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SOURCE: Atkinson, Margaret E. “Introductory.” August Wilhelm Schlegel as a Translator of Shakespeare: A Comparison of Three Plays with the Original, pp. 1-8. Oxford: Basil Blackwell, 1958.
[In the following essay, Atkinson reviews Schlegel's translations of Shakespearean drama.]
There is no doubt that August Wilhelm Schlegel fully realized the magnitude of the task he was undertaking in his translation of Shakespeare's plays. This emerges clearly from statements in his essay, “Etwas über William Shakespeare bei Gelegenheit Wilhelm Meisters,”1 and from scattered remarks in his other theoretical writings and in his letters and reviews.2 On the one hand he was acutely aware of the intricate problems inherent in the very process of translation, and on the other his reverence for the complex organic unity and absolute uniqueness of any literary work and his particular admiration of Shakespeare's artistry impelled him to set himself a high ideal of achievement.
Schlegel naturally saw the translator's initial problem and responsibility in the process of appreciation. It was not, however, the obvious difficulty of understanding the intellectual content of the foreign words that he had in mind but a more baffling obstacle. Even in the mother-tongue literary appreciation seemed to him a complicated and exacting task, involving not only intellectual perceptivity but,...
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SOURCE: Hofe, Harold von. “August Wilhelm Schlegel and the New World.” Germanic Review 35, no. 4 (December 1960): 279-87.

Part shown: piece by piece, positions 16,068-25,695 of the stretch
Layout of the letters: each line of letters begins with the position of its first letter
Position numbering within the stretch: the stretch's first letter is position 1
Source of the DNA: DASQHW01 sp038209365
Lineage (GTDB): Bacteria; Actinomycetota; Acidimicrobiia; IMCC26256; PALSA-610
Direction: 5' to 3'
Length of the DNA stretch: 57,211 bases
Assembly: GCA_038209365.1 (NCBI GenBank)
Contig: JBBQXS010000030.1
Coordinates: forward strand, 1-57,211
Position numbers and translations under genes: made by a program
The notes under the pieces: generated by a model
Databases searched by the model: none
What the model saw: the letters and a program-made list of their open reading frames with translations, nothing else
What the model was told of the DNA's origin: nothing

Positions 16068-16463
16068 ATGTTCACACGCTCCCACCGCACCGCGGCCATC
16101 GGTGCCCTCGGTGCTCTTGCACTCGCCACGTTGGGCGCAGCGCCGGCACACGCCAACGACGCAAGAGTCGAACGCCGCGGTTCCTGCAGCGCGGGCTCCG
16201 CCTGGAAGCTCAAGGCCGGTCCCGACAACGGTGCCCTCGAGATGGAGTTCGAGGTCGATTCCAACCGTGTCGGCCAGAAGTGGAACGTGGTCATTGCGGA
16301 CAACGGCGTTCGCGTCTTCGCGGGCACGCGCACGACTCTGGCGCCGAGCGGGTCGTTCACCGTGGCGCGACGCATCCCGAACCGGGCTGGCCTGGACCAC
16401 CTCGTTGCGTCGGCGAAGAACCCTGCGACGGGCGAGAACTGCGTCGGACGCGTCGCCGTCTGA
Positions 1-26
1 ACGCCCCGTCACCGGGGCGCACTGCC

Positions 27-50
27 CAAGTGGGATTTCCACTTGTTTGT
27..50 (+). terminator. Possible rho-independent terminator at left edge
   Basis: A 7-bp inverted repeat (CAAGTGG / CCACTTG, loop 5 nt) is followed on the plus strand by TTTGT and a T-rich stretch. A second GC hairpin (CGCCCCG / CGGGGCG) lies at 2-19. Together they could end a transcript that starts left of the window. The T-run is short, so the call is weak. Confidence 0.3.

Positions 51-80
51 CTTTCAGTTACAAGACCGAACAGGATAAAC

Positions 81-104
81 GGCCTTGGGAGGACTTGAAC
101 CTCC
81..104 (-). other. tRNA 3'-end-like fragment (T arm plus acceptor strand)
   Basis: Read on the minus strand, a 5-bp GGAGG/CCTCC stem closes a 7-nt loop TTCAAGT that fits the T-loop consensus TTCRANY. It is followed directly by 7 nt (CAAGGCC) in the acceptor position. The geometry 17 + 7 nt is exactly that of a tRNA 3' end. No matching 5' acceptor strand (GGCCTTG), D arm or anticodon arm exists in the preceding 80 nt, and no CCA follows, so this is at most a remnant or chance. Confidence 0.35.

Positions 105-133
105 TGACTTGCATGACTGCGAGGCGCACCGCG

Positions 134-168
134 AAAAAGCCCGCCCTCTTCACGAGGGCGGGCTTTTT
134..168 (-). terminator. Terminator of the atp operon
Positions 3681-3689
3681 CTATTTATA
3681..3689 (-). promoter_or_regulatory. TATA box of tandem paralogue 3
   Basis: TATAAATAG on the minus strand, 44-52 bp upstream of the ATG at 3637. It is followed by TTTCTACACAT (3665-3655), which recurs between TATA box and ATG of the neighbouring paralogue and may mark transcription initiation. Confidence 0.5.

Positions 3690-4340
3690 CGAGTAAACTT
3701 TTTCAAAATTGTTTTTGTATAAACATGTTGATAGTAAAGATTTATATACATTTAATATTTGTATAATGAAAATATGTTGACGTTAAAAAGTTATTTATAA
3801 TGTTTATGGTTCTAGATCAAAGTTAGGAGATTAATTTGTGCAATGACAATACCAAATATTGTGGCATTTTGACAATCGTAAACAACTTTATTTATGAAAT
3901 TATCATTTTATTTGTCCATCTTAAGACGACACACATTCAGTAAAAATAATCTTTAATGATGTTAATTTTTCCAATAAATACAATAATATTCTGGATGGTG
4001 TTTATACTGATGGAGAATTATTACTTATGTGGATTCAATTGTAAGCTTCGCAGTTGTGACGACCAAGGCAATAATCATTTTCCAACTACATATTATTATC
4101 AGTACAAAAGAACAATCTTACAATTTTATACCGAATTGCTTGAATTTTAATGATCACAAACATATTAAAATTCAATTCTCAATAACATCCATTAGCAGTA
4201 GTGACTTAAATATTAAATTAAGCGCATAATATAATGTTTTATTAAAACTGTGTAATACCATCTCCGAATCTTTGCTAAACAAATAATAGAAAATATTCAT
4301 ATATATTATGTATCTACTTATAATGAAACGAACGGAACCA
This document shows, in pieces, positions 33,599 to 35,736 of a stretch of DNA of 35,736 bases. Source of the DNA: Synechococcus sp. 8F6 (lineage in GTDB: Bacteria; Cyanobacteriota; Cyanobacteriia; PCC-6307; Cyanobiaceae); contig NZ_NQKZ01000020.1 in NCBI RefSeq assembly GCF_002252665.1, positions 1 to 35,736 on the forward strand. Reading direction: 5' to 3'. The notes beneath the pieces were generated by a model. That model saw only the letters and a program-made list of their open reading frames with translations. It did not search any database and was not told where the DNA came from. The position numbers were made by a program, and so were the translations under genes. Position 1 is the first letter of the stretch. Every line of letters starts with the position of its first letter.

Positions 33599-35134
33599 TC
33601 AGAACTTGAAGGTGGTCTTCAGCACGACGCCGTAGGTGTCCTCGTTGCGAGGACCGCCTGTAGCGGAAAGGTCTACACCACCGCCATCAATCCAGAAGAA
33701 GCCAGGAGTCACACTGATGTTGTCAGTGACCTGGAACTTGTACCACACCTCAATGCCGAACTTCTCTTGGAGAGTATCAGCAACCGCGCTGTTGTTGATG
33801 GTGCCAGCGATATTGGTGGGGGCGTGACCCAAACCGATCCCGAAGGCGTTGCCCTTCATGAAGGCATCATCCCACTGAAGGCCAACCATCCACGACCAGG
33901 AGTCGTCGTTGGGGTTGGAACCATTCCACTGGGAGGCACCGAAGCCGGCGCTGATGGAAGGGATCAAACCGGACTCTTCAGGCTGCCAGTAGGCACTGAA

[In the following essay, Hofe considers Schlegel's diverse and thoughtful treatment of America and American themes in his writing.]
In the monographs and articles on America in German literature and thought August Wilhelm Schlegel is either misrepresented or not mentioned;1 in the critical and biographical studies of Schlegel, America is ignored. A revaluation of the part which the New World played in his life and works is needed, for abundant pertinent material is contained in his verse, critiques, essays, and letters.
Schlegel actually thought of emigrating to the United States with Caroline in 17952 and, from 1809 to 1811, of finding refuge in the United States with Madame de Staël.3 Clemens Brentano wrote to Joseph Görres in 1811 that Schlegel's departure was imminent: “Adieu Shakespeare und Calderon, bald werden wir amerikanische Sonette lesen und machen müssen.”4
The most important American theme in Schlegel's writings is reflection on the influence of the New World on the literary and intellectual life of the Western World and the role of the Americas in historical development. Furthermore, he treats American topics—slavery, German mercenaries and the Revolutionary War, Benjamin...
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SOURCE: Hirschberg, Edgar W. “G. H. Lewes and A. W. Schlegel: An Important Critical Relationship.” University of South Florida Language Quarterly 5, nos. 3-4 (spring-summer 1967): 37-40.
[In the following essay, Hirschberg compares the critical methods of Schlegel and G. W. Lewes, arguing for the influence of the former on the latter.]
Bernard Shaw once termed George Henry Lewes “the most able and brilliant critic between Hazlitt and our own contemporaries.”1 Certainly at the time he wrote most of his dramatic criticism, during the 1840's and 1850's, he was better equipped by way of background, education and experience for the task of criticism than any other English writer. Many literary historians regard him as the equal of any nineteenth-century critic and superior to most of them—with the notable exception, of course, of Shaw himself. One—and perhaps the chief—reason for his superior critical acumen was his thorough acquaintance with contemporary European thought, in particular the literature and philosophy of Germany. His most enduring book has been his Life of Goethe, completed in 1855 and still in print. His Biographical History of Philosophy, first published in 1845-46, came out in numerous editions during the next thirty years and contains observations that are still pertinent concerning Kant, Fichte, Schelling and Hegel.